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[TowerTalk] To Ground or NOT to Ground

To: <>
Subject: [TowerTalk] To Ground or NOT to Ground
From: (Tom Rauch)
Date: Thu, 30 Apr 1998 10:25:43 +0000
To: <>
> Date:          Thu, 30 Apr 1998 00:04:41 -0400
> From:          "Jim White, K4OJ" <>

> In several go rounds on this topic a year or so ago, last I knew:
> W0UN favored grounded elements for noise (static) reasons, if memory
> serves....couple to the element top the boom to the mast and ultimately
> ground so no electrostatic stuff could be on the element......if memory
> serves

Hi Jim,

I'm as puzzled as others (like Cedric?) about all this stuff, and 
have been for years and years.

There are a few things that are very well established...

1.) A far field noise signal is no different in ANY electromagnetic 
characteristics than a signal from a transmitter or other intentional 
radiator. If you look at the far field ratio of electric to magnetic 
fields, its exactly the same from a crystal controlled 6L6 rig, a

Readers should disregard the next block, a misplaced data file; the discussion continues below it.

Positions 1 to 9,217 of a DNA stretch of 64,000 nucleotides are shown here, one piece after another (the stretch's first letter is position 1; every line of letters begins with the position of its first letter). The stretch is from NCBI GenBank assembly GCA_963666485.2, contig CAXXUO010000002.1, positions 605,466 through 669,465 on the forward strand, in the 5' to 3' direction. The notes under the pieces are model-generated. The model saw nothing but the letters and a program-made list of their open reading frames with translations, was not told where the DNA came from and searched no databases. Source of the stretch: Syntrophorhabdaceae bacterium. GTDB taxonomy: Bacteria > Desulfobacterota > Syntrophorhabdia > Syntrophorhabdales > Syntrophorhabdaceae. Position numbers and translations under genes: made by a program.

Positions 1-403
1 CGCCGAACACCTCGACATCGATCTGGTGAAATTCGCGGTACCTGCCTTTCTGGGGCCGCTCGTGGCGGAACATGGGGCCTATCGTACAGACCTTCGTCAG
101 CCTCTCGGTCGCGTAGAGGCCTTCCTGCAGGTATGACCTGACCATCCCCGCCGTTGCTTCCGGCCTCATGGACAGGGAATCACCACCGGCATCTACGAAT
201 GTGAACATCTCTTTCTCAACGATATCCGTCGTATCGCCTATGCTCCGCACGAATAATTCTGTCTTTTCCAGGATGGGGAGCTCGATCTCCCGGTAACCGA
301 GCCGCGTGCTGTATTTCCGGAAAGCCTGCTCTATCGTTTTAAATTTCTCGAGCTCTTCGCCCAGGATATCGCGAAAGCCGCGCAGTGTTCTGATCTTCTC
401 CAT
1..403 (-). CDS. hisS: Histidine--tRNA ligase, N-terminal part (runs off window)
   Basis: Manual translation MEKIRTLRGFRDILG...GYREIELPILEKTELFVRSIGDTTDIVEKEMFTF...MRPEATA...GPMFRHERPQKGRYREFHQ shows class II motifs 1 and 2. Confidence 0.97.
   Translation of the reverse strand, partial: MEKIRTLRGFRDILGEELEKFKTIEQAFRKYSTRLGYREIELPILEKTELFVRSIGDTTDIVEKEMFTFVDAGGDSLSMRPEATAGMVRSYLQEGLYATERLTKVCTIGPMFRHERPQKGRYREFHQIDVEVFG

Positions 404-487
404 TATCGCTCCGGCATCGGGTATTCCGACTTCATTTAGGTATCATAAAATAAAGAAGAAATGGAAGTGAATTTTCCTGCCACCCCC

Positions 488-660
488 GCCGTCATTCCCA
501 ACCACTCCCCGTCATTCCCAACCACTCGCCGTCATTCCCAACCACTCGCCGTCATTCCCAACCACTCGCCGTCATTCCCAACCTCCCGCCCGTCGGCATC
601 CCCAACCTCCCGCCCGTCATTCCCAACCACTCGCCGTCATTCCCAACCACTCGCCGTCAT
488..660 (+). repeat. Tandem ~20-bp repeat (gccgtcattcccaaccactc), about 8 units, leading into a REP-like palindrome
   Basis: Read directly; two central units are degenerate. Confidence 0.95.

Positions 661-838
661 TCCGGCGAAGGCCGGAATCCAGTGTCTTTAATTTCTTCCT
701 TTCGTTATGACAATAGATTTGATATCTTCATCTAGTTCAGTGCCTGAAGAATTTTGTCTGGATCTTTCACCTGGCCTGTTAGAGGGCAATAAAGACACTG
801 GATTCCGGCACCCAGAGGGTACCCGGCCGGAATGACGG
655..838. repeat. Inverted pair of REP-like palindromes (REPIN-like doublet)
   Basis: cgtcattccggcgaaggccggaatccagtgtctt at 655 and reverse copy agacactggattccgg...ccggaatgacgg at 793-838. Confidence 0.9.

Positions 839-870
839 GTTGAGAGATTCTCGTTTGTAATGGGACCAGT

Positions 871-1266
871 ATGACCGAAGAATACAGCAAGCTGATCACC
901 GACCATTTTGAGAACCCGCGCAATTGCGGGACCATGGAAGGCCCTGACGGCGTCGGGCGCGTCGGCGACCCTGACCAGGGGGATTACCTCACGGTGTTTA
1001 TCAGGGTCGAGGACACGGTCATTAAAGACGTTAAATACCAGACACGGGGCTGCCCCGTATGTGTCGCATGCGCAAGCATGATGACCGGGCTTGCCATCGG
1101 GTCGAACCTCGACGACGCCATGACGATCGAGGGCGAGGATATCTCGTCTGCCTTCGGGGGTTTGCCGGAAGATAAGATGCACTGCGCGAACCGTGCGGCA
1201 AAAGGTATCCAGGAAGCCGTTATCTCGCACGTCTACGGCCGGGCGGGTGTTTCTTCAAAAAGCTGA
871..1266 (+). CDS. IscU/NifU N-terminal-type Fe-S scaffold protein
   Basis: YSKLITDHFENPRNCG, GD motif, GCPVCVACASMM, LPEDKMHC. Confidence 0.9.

FT-1000, a lightning strike, or a neon sign. It certainly makes 
no difference what the source antenna is, or what you use for 
receiving the distant noise (pattern differences excluded).

2.) The near field can be dominated by either magnetic or electric 
fields, and whichever  induction field dominates is pure 
happenstance for that situation.

3.) Static charges do not make noise, only moving charges make noise. 
If the charge "moves" at the same rate your receiver passband 
accepts, you hear the noise.  So a dc grounded element or dc closed 
loop makes no difference at all, unless it stops the charge from 

One of my best performing 160 meter receiving antennas was an array 
of ten foot vertical "e-field" probes in a broadside-endfire phased 
array. It made absolutely no detectable difference at all when the 
elements were replaced by loop antennas! Nada, zero, zip.

I also did a somewhat unscientific test a few years ago. I connected 
a grounded 45-50 kV dc supply hot lead to a garden hose nozzle, and 
set it on a PVC stand. I directed a mist of charged water at 
different ten meter antennas, and watched the noise. The self-created 
precipitation static was no different on a grounded element as a 
floating element, as long as I had some kind of leak resistor.  
Without the resistor, the corona was a little less but then I would 
get big meter pinning pops when the feedline isolation capacitor 
arced over.

Insulated wire, bare wire, it all made no difference at all. The only 
thing that changed the corona noise was the addition or removal of a 
sharp point at the end of the antenna.

I suspect most of this is just what makes us all feel better about 
our antennas, like washing and waxing a car and thinking the 
gas mileage went up.

73, Tom W8JI

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